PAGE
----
OBJECTIVE: The aim of this study was to analyze the potential association between nursing workload and patient safety in the medical and surgical inpatient units of a teaching hospital. METHOD: a mixed method strategy (sequential explanatory design). RESULTS: the initial quantitative stage of the study suggest that increases in the number of patients assigned to each nursing team lead to increased rates of bed-related falls, central line-associated bloodstream infections, nursing staff turnover, and absenteeism. During the subsequent qualitative stage of the research, the nursing team stressed medication administration, bed baths, and patient transport as the aspects of care that have the greatest impact on workload and pose the greatest hazards to patient, provider, and environment safety. CONCLUSIONS: The findings demonstrated significant associations between nursing workload and patient safety. We observed that nursing staff with fewer patients presented best results of care-related and management-related patient safety indicators. In addition, the tenets of ecological and restorative thinking contributed to the understanding of some of the aspects in this intricate relationship from the standpoint of nursing providers. They also promoted a participatory approach in this study.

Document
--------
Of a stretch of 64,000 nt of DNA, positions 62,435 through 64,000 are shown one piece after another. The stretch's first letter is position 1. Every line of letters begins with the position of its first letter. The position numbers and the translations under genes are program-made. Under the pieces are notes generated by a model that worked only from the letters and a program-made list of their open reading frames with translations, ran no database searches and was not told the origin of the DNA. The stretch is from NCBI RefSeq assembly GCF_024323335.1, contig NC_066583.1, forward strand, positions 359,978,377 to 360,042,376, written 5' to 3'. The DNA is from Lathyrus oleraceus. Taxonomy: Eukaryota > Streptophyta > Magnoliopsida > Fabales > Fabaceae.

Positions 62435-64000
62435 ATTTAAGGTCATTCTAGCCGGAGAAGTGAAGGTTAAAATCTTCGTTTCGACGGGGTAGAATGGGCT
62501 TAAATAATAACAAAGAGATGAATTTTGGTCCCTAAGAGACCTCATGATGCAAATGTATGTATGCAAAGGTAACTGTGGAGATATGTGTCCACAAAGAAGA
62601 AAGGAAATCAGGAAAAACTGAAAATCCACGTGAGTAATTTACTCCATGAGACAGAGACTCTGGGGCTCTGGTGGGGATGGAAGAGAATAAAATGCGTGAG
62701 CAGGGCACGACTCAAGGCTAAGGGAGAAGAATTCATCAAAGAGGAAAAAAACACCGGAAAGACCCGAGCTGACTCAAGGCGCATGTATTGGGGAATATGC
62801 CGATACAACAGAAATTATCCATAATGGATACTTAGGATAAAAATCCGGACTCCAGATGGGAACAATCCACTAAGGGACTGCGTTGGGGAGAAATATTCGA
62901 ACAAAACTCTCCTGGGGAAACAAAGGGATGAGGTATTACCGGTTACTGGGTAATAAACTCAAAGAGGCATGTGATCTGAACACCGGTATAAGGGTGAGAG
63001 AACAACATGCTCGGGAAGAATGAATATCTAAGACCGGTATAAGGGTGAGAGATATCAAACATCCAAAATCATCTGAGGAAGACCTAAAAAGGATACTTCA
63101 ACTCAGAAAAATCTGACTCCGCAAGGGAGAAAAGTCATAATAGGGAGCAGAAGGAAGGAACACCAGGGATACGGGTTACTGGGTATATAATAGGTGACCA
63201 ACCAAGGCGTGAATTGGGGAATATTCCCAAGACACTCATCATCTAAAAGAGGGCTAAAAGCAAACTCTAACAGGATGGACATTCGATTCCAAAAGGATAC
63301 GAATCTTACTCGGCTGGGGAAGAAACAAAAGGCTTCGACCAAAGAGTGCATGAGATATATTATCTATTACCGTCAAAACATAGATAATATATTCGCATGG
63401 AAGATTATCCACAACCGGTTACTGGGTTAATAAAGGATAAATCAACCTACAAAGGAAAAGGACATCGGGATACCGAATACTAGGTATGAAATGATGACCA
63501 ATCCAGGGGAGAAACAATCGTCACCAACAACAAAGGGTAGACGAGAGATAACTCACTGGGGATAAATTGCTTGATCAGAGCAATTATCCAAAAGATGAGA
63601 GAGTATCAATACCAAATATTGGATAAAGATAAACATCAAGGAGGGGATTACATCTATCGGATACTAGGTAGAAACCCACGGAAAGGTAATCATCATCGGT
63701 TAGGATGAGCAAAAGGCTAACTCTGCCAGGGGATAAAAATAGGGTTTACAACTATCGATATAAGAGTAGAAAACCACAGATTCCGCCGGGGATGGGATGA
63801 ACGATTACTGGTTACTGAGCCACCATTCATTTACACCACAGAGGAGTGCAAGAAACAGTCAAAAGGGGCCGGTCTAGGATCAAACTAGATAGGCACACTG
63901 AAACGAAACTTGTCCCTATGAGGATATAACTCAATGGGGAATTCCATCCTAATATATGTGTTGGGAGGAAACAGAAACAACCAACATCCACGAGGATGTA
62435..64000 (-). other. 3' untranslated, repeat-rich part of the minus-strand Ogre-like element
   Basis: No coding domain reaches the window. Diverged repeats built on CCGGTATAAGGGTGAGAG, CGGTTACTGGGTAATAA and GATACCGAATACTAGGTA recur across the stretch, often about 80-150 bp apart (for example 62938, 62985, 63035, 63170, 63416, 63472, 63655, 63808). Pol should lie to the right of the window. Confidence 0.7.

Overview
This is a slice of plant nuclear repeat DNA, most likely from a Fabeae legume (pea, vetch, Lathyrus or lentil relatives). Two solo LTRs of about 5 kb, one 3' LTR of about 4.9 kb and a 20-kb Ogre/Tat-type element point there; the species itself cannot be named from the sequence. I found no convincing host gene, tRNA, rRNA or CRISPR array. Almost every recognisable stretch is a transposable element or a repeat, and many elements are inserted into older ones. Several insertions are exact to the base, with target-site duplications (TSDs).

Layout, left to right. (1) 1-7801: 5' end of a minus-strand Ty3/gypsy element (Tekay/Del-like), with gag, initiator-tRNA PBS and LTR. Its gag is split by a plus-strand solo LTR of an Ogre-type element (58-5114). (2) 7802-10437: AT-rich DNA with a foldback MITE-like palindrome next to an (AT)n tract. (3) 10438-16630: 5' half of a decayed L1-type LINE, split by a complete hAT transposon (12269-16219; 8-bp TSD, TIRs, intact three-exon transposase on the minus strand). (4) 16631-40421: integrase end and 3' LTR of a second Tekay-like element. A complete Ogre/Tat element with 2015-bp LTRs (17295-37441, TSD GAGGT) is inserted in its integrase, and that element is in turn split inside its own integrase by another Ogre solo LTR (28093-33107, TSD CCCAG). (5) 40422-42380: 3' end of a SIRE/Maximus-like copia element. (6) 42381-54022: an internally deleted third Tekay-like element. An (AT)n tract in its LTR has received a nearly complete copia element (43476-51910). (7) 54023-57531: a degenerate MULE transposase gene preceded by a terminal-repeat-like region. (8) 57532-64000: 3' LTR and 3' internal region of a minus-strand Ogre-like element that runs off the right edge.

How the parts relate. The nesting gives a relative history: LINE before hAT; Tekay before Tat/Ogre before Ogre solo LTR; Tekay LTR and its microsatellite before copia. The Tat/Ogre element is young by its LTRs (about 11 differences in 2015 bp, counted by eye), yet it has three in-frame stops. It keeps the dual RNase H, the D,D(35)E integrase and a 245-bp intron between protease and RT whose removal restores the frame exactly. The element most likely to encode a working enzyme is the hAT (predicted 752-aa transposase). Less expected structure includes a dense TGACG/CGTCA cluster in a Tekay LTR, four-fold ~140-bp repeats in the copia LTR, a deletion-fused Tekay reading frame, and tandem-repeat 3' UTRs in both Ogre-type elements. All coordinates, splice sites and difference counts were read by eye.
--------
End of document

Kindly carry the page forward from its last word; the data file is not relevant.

Nursing Service, Hospital; Workload; Nursing Staff, Hospital; Safety Management; Patient Safety